Welcome to Project Pantry!
Right now in Florida, we are currently under an official stay at home order due to the spread of the novel coronavirus, COVID-19. The announcement of this order inspired many people to rush back out to the supermarkets and stock up before it officially went into effect. As a result, many of us may be sitting at home with our pantries and refrigerators stuffed full of groceries in preparation of cooking meals at home.
So, now what?
Many folks are not accustomed to cooking at home very often and may be at a loss about how to turn the stuff they bought into actual meals.
In this new series called “Project Pantry,” I will share some tips – with the help of some of my Family and Consumer Sciences colleagues – about how you can use the things you have on hand to create healthy and delicious meals. So be sure to stay tuned over the next several weeks so you don’t miss a thing!
Today’s easy meal: Vegetable Stir-Fry
Pantry items that may be needed:
A variety of vegetables (fresh, frozen, or canned) NOTE: typical veggies include carrots, peppers, scallions, mushrooms, baby corn, peas, cabbage, and celery
Flavorings (ginger and garlic are the most common)
Vegetable oil (for the pan)
Sesame oil (for taste)
Soy sauce or teriyaki sauce
Corn starch or flour
White or cider vinegar
Veggie broth or stock
Rice (white or brown)
Butter or margarine
Sugar (white or brown)
Tools that may be needed:
Stir-fry pan, wok, or large frying pan
Wooden spoon or spatula (for stirring)
Rice cooker or large pot
Measuring cups (liquid and dry)
Add a small amount of vegetable oil to the pan. Heat over medium heat until oil shimmers and thins out. Add minced garlic and ginger (minced garlic-in-oil and sliced ginger in a jar work perfectly for this) to the hot oil and cook for 30 seconds. Add sliced carrots and cook, stirring frequently, until they are crisp-tender.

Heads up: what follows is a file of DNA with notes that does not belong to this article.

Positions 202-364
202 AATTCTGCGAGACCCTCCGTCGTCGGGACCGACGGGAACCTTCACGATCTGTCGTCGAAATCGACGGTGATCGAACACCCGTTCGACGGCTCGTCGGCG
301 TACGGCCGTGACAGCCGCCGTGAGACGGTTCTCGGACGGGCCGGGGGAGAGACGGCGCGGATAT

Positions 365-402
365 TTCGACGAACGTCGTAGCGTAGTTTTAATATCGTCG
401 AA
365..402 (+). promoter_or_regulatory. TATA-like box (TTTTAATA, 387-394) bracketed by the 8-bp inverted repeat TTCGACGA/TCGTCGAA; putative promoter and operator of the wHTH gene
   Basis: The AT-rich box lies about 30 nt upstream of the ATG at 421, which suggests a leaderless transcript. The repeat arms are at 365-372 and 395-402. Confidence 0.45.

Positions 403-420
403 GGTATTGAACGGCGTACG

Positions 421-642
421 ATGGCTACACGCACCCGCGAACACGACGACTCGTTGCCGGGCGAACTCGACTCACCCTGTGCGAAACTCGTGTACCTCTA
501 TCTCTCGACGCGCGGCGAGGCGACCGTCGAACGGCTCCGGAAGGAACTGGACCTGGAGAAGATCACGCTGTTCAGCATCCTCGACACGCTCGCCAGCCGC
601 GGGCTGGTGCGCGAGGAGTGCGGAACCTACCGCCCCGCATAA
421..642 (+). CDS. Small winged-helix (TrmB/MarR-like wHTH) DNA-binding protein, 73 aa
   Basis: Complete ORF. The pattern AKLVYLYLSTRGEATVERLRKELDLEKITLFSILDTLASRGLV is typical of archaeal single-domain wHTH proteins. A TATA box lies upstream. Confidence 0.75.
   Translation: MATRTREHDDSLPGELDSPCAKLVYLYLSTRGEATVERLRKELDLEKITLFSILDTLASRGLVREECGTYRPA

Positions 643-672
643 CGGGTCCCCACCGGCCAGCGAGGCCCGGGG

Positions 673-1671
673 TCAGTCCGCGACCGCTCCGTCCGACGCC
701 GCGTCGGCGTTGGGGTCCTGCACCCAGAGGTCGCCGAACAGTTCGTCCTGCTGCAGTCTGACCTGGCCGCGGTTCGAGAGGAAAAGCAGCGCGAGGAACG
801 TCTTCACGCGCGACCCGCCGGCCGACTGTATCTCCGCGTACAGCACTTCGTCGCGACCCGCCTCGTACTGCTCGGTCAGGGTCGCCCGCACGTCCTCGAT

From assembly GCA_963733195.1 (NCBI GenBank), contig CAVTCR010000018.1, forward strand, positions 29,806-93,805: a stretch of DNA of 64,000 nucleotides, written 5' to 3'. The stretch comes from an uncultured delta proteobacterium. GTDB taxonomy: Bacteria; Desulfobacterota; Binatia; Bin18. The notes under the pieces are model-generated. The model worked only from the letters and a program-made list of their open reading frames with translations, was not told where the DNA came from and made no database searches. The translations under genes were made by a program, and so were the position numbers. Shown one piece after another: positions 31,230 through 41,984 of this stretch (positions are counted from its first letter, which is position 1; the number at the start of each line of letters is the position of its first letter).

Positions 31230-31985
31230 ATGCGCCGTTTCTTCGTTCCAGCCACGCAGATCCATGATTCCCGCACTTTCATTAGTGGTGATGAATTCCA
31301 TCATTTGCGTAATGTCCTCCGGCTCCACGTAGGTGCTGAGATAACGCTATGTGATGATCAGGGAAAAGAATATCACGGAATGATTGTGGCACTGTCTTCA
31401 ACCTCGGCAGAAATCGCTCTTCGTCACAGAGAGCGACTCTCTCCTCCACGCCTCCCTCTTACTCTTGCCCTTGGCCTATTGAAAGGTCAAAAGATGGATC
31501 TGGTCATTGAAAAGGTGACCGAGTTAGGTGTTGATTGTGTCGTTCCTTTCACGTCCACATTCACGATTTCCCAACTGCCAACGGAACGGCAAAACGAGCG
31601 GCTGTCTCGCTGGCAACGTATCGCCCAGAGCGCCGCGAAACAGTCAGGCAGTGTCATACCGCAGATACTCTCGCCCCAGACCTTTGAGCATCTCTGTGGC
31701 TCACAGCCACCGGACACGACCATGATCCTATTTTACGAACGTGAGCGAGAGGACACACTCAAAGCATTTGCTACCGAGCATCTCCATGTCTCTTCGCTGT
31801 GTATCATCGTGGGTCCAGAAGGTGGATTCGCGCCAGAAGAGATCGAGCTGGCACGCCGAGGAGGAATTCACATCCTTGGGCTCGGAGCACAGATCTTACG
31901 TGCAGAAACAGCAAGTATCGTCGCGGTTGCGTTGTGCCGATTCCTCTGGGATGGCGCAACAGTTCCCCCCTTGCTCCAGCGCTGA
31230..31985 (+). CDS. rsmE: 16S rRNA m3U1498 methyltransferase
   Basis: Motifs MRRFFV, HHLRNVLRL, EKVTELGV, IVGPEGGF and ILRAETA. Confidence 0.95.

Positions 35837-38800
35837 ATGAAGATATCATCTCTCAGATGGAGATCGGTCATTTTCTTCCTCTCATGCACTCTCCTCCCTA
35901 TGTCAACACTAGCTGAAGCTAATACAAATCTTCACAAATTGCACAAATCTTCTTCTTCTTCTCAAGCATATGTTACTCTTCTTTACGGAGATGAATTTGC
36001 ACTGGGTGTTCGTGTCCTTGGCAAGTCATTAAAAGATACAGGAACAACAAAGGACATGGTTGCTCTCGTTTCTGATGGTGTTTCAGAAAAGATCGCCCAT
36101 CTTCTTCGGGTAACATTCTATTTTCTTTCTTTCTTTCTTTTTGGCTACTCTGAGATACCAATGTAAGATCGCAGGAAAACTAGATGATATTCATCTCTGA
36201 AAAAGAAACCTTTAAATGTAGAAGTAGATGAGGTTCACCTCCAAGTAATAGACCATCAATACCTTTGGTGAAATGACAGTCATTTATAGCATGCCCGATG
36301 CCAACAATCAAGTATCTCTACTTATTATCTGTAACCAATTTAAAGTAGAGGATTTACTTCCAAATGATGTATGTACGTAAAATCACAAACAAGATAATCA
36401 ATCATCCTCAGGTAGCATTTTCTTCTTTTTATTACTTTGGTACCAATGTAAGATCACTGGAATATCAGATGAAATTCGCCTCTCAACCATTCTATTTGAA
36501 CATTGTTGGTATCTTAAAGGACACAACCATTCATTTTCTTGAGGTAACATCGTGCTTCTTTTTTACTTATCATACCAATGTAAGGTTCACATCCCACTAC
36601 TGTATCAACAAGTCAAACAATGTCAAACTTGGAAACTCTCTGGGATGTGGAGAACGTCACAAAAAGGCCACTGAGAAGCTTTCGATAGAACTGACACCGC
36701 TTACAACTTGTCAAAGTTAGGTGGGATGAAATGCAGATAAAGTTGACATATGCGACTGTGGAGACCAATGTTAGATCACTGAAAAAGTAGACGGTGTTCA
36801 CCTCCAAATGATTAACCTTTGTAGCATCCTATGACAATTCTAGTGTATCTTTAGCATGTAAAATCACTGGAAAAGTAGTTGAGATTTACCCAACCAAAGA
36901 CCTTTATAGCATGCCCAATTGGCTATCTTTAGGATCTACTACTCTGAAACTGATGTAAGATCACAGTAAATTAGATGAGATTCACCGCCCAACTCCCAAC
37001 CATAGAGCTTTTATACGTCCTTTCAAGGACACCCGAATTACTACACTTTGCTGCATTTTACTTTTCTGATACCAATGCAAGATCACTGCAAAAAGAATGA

NOTE: Crisp-tender means a little soft while still maintaining a good crunch. You don’t want the vegetables in a stir-fry to be mushy. Fresh or frozen vegetables work best in stir-frys. If using frozen, DO NOT thaw first.
Add peppers, celery, baby corn, and other hearty vegetables. Cook, stirring frequently, until they are heated through.
Add softer vegetables such as mushrooms, cabbage, scallions, or other greens. You may also want to include ingredients such as water chestnuts and bamboo shoots for a more traditional spin.
Keep stirring frequently, adding a bit more oil if needed. But only a little bit! The idea is to cook the vegetables quickly in as little oil as necessary to maintain texture and reduce the amount of fat.
NOTE: You must keep stirring frequently to keep the vegetables from burning. Reduce heat if you feel the food is cooking too quickly.
For the final touch, add stir-fry sauce. I like to use sesame ginger salad dressing and a little bit of sesame oil as a simple stir-fry sauce. However, you can make one yourself by combining equal parts soy or teriyaki sauce, vinegar, and sugar with some veggie broth or stock, a little water, a bit of garlic, and a little flour or cornstarch for thickening.
NOTE: I am not offering exact measurements for any of the ingredients because part of the fun is changing up the amounts to get a little different flavor every time. Just remember, for liquid ingredients, add a little bit at a time so the sauce isn’t too thin. Stir-fry sauce should be thick. If you accidentally add too much, add a bit more flour or cornstarch until the sauce is the thickness you want.
As a garnish, you may want to add a little bit of sesame seed or chopped peanuts.
Serve over hot white or brown rice, and presto! you have a quick a delicious meal.
You can easily turn this into a chicken or beef stir-fry by adding cubed or sliced chicken breast or beef to the mixture.
NOTE: If adding meat, cook it first. Remove it from the pan, cook the other ingredients as described above, then add the meat back in near the end to finish cooking.
The beauty of stir-fry is how easy it is to put together and how versatile it can be. There really is no wrong combination of vegetables, though for best results, use heartier vegetables. Vegetables such as carrots, celery, bell peppers, mushrooms, baby corn, water chestnuts, and bamboo shoots hold up well during stir-frying without getting mushy.
For more information about the benefits of cooked veggies, check out this fact sheet from UF/IFAS.
For more recipe ideas, check out the rest of the Project Pantry series.
Any questions? Comment below!